Everyone knows that drug abuse is common in the border district of Gurdaspur where the flow of heroin and allied substances from across the fence goes on unabated. Hundreds of youth are hooked on an assortment of drugs. Parents see no hope of their wards getting out of the vicious cycle. Old timers term this phenomenon as ‘No hope, only dope’. Lack of employment opportunities is said to be the prime reason for youngsters getting hooked to drugs. Early this month, the state government started an anti-drug drive. However, the drive got stuck the moment it was launched. ASHA workers had been tasked to identify addicts in rural areas but they refused to obey the district administration’s orders. A seemingly innocuous letter written by the Senior Medical Officer (SMO), Kahnuwan, had asked these women to pin-point and report the number of ‘chitta’ (heroin) addicts in all villages of the Kahnuwan block of this district. The volunteers were aghast at being directed to do an errand which could boomerang on them and their families. Moreover, they were not being given any financial incentive to their job. ASHA workers are frontline rural healthcare volunteers who are trained to aid people in accessing benefits of various health schemes of the government. They get an honorarium of Rs 2,500 per month and are given incentives for various errands. Deputy Commissioner Mohammad Ishfaq claimed the SMO had committed a blunder by issuing the letter. However, by the time he had asked the SMOs to withdraw the letter, the damage had been done. Sensing that the administration would execute similar orders in all blocks of this district, hundreds of ASHA workers joined hands and refused to take part in the exercise. “How can we ask somebody in a village which family or boy is on heroin? We will have to face repercussions from angry villagers. We are not even trained to do such a job. Moreover, once we report that a particular villager consumes heroin we will be opening ourselves to retaliation. The police will also hound us to give information,” said Balwinder Kaur Alisher, Gurdaspur ASHA Workers’ Union president. Union secretary Gurvinder Kaur questioned the SMO’s decision to go only after heroin addicts. “Everyone knows that a lot of villagers openly consume opium and poppy husk. Why has the government left out these two drugs from its agenda? Why only ‘chitta’?” she asked. “The best way to identify addicts is to get in touch with de-addiction centres where addicts undergoing rehabilitation could have given the precise information about drug suppliers,” said Romesh Mahajan, project director of the local Red-Cross de-addiction centre. In apparently a knee jerk reaction, the DC formed village-level committees. The last word on this was that even these committees are averse to carry out the orders leaving the administration confused at the turn of events. Hopefully, the administration listens to what experts manning the drug de-addiction centres have to say before some policy is drafted to check the drug menace.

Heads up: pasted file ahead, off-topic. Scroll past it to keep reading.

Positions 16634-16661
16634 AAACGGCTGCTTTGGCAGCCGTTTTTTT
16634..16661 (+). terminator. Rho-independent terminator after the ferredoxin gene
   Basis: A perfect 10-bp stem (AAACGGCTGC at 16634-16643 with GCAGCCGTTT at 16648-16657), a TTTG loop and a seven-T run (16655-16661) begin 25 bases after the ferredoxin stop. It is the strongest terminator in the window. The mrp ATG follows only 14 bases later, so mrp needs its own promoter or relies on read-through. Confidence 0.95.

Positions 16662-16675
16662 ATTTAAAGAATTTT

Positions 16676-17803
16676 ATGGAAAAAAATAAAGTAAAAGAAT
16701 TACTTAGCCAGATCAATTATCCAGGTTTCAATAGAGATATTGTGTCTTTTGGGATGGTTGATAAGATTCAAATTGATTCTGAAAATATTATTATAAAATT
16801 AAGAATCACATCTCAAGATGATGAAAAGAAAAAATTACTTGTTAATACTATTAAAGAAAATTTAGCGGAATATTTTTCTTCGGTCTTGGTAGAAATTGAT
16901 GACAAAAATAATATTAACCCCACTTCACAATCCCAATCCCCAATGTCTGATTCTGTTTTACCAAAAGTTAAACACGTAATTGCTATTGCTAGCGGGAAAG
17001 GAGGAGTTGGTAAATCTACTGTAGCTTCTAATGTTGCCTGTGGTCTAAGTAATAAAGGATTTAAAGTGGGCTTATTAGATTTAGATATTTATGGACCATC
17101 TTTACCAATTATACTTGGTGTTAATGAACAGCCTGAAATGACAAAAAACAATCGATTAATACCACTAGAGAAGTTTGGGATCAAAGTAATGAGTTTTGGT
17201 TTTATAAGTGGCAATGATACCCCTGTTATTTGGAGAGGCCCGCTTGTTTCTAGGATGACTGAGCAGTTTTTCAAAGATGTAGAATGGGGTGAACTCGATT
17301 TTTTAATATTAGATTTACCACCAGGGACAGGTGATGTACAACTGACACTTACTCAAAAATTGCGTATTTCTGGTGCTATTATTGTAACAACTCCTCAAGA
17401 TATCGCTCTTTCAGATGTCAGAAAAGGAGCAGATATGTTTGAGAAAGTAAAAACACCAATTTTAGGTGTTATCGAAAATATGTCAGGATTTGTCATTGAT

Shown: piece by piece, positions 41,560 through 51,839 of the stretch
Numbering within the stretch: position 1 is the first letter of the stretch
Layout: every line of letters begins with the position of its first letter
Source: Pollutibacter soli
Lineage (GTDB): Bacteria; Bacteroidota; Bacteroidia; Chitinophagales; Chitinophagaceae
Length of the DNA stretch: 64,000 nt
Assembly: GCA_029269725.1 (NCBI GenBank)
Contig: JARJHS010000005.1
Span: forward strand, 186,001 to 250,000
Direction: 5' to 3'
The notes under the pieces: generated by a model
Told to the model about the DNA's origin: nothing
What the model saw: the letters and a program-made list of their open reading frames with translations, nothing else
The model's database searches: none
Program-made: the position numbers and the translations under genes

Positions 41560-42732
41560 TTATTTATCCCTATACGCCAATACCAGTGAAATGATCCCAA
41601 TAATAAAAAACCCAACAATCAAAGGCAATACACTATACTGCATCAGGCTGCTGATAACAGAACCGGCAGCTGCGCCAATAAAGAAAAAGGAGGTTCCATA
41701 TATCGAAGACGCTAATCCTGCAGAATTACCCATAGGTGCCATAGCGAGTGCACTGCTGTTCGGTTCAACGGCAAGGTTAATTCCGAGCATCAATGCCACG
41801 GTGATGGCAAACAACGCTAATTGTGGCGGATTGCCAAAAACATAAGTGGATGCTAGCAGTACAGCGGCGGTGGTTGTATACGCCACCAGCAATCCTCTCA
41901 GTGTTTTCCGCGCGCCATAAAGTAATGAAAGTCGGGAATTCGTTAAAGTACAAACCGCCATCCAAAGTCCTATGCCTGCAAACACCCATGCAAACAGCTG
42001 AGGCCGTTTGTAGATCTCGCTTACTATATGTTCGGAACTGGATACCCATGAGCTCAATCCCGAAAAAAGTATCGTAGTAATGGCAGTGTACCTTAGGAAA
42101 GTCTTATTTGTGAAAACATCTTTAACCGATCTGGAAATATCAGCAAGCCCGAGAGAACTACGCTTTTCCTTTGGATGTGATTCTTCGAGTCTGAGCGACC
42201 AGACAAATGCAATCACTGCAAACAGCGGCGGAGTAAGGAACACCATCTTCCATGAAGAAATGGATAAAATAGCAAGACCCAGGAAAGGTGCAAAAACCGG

PM’s Pathankot visit kept out of bounds for media
On June 10, President Ram Nath Kovind made a stopover at the Pathankot IAF base. The first citizen was on his way to the cool climes of Himachal Pradesh. His media team ensured he got adequate coverage for the 10 minutes he spent at the airport. In contrast, PM Narendra Modi, too, made a stopover at the IAF base recently. However, his media team made certain that no photographs were clicked. This has baffled officials. Someone commented that it should have been the other way around keeping in view the PM’s penchant for hogging the spotlight.
Empty rhetoric by Minister Kataruchak
A few days ago, Cabinet Minister Lal Chand Kataruchal visited Pathankot and promptly announced that he would make the city a tourist hub. Indeed it was a tourist hub stretching from the pre-Independence days till the 1990s. The main businesses were tourism, transport and timber. However, by the mid-90s, these businesses came to a grounding halt following an assortment of reasons. One big reason for the city registering a negative growth rate is the 3.6-km narrow gauge track running through the municipal limits of the town. There are nine railway crossings on this stretch of the track and when the Jogindernagar-Pathankot toy train passes, these ‘fataks’ simultaneously close down. This happens nearly a dozen times a day following which the city gets divided into two parts for long periods of time. Residents claim Kataruchak should know that till the problem of the crossings is solved, no development can take place. The last word on this subject was that the minister had decided to take up the issue with the state government. Somebody should inform him that the state government cannot do anything and it is only the Railways which can come up with a solution. But then who will bell the cat?
(Contributed by Ravi Dhaliwal)
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